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Reporting quasi-live from the Consumer Electronics Show, I’m back at CES for my thirteenth straight year. It’s time to try to make sense of this beast of a show yet again.
In a tradition going back more than a decade, I’m putting together a recap deck again. While I will upload the final version to SlideShare, the site took away the ability to re-upload decks, so I’ve created a new one you can find at bit.ly/CESmarketing. Whenever I add new slides, which has been every few waking hours the past few days, I then save it as that PDF, and you’re free to download it via a Dropbox link.
As I write this on the plane and prepare for a blistering few days ahead, below are my top-level takeaways of this year’s show before I even get there. Please let me know if there’s anything you’re working on that you want me to include, as I will keep updating this for at least a few days after the show ends.
Some highlights from this year:
It’s the Year of Voice! Again! And it will be in 2020! And it will be for the next decade. It’s reminiscent of all of those Year of Mobile predictions, which dated back to 1999 (the first reference I could find in Google) and had a good 15-year run, if not longer. Voice will be the same way. And it may be the year of artificial intelligence until all the robots take over, run the show themselves, and kick out the humans.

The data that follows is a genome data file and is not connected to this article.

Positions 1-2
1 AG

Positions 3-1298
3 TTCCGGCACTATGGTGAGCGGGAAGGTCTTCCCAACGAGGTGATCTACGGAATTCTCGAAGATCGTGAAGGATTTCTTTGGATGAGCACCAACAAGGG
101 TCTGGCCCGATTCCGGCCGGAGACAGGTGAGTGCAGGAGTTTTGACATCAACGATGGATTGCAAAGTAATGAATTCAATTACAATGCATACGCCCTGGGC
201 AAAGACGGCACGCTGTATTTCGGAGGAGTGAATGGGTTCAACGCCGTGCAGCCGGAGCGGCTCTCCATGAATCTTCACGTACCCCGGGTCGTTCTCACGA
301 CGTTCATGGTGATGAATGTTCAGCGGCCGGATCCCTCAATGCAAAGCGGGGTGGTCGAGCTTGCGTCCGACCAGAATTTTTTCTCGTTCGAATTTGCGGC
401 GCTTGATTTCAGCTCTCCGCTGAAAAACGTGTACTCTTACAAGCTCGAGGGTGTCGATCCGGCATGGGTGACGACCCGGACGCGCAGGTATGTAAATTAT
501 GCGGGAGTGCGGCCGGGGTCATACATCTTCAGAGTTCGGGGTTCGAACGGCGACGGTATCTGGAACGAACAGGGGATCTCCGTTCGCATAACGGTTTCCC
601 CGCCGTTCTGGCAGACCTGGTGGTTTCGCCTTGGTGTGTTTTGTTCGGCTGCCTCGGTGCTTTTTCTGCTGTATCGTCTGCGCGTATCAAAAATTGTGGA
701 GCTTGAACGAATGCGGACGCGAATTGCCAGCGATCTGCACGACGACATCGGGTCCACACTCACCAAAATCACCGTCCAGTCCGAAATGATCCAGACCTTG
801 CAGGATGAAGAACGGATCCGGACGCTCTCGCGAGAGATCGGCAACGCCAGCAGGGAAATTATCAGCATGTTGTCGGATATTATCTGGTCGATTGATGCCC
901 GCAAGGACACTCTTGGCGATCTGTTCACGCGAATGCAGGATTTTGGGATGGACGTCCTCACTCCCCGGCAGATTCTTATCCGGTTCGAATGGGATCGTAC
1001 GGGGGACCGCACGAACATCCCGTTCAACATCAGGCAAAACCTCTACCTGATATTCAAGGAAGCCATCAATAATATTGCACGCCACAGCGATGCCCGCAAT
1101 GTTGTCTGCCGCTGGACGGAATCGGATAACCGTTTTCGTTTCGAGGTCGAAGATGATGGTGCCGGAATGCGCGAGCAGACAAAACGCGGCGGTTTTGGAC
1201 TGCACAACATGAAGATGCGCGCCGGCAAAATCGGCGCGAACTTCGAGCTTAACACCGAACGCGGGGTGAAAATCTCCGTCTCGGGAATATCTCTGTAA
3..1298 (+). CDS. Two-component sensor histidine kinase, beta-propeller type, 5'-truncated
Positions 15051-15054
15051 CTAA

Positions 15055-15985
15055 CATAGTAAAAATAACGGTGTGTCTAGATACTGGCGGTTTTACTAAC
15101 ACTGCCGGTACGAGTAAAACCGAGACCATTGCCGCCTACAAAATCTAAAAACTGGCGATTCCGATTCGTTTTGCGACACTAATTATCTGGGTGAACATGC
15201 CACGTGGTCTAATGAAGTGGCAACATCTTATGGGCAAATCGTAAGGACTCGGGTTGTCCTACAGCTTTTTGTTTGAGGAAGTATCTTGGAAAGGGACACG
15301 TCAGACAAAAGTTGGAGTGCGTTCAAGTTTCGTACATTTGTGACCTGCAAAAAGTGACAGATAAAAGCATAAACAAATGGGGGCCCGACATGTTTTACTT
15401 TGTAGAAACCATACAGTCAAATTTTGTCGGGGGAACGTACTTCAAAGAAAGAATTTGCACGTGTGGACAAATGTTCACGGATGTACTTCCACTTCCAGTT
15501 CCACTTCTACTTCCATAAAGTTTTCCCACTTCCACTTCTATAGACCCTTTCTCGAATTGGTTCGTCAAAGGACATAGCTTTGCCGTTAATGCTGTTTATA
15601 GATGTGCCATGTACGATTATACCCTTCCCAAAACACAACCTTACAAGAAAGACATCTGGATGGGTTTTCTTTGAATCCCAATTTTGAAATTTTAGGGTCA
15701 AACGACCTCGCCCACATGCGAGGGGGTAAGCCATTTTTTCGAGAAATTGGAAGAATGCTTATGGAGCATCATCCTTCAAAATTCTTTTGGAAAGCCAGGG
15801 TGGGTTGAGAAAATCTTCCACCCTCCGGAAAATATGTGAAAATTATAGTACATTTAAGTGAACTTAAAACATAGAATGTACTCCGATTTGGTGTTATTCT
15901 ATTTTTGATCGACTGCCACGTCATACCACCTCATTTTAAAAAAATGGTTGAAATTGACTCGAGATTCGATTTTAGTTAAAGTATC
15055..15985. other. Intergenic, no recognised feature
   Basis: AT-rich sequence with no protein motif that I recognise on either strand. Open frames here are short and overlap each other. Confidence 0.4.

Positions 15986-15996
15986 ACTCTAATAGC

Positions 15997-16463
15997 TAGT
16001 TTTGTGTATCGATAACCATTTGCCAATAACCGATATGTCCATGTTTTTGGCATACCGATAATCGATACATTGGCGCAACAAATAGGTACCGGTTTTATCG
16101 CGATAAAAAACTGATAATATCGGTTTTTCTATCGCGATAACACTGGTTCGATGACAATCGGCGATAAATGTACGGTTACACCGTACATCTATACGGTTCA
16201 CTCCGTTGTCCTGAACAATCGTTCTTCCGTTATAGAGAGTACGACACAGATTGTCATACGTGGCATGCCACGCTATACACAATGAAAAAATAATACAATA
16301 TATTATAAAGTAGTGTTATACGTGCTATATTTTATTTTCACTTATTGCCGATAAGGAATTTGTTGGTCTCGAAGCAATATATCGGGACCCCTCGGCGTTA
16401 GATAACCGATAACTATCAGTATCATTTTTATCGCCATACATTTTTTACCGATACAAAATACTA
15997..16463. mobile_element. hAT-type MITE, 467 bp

Software continues to be generally more important than the hardware at CES – not unlike the tech industry writ large. Even for voice-powered devices, the key theme is how Amazon, Google, and Apple platforms integrate with other devices.
The most impactful technologies, such as automated vehicles that transform how and where people work and live, may take decades to fully play out. The good news: analysts can pre-write their stories for 2020.
Despite all the floor space that is still dedicated to increasingly high-definition TVs (perhaps 16K resolution will soon replace 8K as the platinum standard), so many critical technologies and paradigms are invisible.
Artificial intelligence is used to improve countless software innovations. It doesn’t exist in a vacuum. It is seemingly everywhere here.
5G networks, as they gradually roll out, will power many of the next enhancements in hardware and allow consumers and professionals to do even more with their mobile and other internet-connected devices. It’s been the Year of 5G at Mobile World Congress for about three to five years now, and the CES crowd has finally caught on.
Insert something about blockchain here. (This line needs to be in every recap for marketers. I have nothing to add about this at CES right now.)